Obama will announce the revised Afghanistan strategy next Tuesday at West Point. I consider it the right optic: looking the cadets in the face and telling them why he’s escalating the war — a war the cadets will fight as very green officers — and how he intends to bring it to a just conclusion. In the spirit of not hiding the real costs of the war comes this, from the Los Angeles Times:

The suggestion that a surtax be used to help fund the increasingly unpopular war, though unlikely to pass, illustrated the fiscal anxieties that the president will face if he asks Congress to write another big-ticket item into the budget.

“There is serious unrest in our caucus” over whether the U.S. can afford the war, House Speaker Nancy Pelosi (D-San Francisco) said in a conference call with economists and bloggers. “We have to look at that war with a green eyeshade on.”

I see very little evidence to support the assertion that the tax is “unlikely to pass.” It looks rather like a prerequisite for escalating the war in Congress. The chairman of the House Appropriations Committee has railed in favor of paying for the war as the centrists demand paying for domestic policy initiatives. And it’s important to remember that this is a Congress that, as Pelosi says, has a great deal of anxiety and antipathy to the war already. For eight years Congress wrote blank checks for wars without strategies for successful conclusions. They did so, at least at first, because they felt that there would be no way the Bush administration could wage wars indefinitely and no administration could actually lack strategies for ending them. And here we are.

Conservatives, as I noted at my day job, are on the horns of a dilemma. Their catechisms hold that they cannot support tax increases and that they must support escalation in Afghanistan. (As in there is actually a document that says that.) The Share Our Sacrifice Act heightens the contradiction. But genuine pro-war conservatives really ought to support the war tax. That unease in the Democratic caucus that Pelosi alluded to? It’s real. And the surest way to buy political space for Obama’s Afghanistan strategy is to allow that anxiety to be channeled into the war tax. Yoking the war to the public in whose name it is waged will allow for a healthy public pressure to be placed on the Obama administration. Anyone who has covered the military during the past eight years — and especially those of us who’ve been to Iraq and Afghanistan — has heard endlessly the military lament that only a select and small proportion of the country is actually at war. The war tax ends all that. I won’t be revealing any confidences when I say that one military listserv I’m on is mightily impressed by the idea for that reason. You want to support the troops, right?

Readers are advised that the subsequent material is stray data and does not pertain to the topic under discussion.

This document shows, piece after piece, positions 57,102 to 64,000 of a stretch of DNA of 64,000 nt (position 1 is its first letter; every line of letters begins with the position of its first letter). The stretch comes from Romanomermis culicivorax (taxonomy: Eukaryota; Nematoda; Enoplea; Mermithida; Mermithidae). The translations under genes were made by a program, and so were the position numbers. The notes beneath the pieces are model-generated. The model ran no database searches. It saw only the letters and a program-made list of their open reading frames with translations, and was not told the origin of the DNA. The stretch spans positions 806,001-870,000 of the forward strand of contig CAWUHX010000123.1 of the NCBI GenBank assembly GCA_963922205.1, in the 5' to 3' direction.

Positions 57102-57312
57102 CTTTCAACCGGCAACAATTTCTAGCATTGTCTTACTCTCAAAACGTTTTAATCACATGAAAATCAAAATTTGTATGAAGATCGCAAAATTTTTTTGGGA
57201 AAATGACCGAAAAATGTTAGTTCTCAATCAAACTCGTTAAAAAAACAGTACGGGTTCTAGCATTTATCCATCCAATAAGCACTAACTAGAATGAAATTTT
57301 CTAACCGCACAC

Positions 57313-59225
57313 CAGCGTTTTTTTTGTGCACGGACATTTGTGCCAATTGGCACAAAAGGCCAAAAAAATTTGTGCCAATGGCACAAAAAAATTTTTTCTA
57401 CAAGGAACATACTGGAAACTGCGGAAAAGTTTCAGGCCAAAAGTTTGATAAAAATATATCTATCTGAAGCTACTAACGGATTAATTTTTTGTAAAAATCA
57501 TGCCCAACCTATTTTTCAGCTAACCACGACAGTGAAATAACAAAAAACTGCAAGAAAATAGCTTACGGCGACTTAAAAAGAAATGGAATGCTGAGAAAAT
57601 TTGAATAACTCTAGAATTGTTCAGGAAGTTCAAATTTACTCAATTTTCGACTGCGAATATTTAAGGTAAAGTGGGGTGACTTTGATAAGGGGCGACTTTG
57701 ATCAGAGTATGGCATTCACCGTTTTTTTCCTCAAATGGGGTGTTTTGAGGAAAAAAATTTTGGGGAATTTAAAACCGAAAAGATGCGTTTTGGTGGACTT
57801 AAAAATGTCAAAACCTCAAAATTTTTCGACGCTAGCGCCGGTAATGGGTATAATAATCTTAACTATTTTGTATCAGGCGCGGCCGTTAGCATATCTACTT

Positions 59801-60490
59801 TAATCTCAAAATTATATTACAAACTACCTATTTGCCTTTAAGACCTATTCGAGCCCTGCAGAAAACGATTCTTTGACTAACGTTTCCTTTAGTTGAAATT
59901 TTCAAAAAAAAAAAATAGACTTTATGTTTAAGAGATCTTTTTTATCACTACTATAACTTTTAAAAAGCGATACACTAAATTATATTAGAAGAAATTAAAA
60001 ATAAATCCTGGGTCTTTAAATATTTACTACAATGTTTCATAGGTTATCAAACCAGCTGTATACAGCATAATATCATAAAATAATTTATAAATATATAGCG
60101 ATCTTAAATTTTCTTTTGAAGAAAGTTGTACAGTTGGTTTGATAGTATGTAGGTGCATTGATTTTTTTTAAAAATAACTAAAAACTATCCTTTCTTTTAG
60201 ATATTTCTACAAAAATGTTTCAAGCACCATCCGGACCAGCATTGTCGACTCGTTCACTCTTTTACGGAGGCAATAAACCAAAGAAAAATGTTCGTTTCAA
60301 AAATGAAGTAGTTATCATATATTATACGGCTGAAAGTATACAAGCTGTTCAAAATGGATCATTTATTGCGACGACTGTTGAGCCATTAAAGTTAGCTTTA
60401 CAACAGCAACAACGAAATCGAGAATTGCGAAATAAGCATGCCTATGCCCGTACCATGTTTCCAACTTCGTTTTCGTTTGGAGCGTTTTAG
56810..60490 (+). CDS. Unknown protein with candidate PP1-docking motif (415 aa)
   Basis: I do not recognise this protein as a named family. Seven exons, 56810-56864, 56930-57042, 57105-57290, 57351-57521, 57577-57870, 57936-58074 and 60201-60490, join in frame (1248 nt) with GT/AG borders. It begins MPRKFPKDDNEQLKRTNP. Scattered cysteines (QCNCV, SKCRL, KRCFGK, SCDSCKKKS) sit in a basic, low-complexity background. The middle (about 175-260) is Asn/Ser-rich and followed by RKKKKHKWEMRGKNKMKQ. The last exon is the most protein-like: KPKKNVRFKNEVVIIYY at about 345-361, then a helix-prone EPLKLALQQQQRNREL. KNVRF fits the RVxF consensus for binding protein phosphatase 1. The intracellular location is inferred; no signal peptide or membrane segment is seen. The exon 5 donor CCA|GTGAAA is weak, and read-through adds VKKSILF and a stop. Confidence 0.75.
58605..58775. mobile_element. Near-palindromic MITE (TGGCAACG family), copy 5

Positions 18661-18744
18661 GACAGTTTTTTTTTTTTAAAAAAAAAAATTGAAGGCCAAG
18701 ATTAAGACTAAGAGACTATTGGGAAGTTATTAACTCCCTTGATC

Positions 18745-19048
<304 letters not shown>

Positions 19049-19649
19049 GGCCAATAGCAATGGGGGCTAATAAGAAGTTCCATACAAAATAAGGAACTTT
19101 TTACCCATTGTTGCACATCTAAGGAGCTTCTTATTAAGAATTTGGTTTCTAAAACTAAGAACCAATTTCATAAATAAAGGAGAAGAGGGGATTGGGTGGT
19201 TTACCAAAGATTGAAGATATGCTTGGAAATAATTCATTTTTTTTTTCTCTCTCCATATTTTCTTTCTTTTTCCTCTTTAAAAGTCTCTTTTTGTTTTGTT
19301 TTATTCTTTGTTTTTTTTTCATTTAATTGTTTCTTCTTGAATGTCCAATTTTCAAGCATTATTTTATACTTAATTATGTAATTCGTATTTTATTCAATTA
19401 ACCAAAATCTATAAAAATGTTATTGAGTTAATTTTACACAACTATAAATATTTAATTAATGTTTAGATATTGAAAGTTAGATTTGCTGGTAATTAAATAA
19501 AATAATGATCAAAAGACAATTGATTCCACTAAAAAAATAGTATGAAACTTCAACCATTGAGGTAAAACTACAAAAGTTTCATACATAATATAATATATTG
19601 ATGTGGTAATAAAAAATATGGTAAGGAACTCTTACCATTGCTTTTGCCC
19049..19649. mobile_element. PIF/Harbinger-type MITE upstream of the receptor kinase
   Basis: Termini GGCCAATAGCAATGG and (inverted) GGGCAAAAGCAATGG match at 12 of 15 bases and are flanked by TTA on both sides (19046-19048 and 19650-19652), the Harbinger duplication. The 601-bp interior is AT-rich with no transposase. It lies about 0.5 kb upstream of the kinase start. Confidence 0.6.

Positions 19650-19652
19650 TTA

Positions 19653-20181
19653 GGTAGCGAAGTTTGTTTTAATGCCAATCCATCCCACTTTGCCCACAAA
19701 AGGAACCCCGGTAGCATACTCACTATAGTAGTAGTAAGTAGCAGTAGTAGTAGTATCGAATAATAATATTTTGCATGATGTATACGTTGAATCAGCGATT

To be clear, I have no illusions that the tax actually will attract conservative support. Matthew Yglesias lays out the dynamic extremely well, describing a different case:

First, Barack Obama proposes something sensible and centrist like a balanced package of benefit cuts and tax hikes. Then this becomes defined as the extreme left pole of the debate. Then because Max Baucus and Kent Conrad are moderates, it needs to be balanced further in the direction of spending cuts. Then the administration embraces that proposal and it becomes defined as the extreme left pole of the debate. Then because Evan Bayh and Blanche Lincoln are moderates, it needs to be balanced even further in the direction of spending cuts. Then because the package is more than zero percent tax increases, it passes with at most the support of Olympia Snowe and Susan Collins, and conservatives denounce the Democrats as tax-and-spend liberals who want to punish workers and seniors alike in order to finance giveaways to ACORN and death panels. Then Alan Greenspan applauds politely, and then when the GOP gets back into office they propose large cuts in income taxes on the wealthy and he applauds that loudly.

The war tax, in other words, does the right thing while exposing the machinations of an unserious and hysterical political opposition. Why in the world would the Democrats not put it on the table? The pro-war conservatives who signed on to the Foreign Policy Initiative’s letter to Obama urging Afghanistan escalation have a choice to make, and it will be a defining one.

Spencer Ackerman

Spencer Ackerman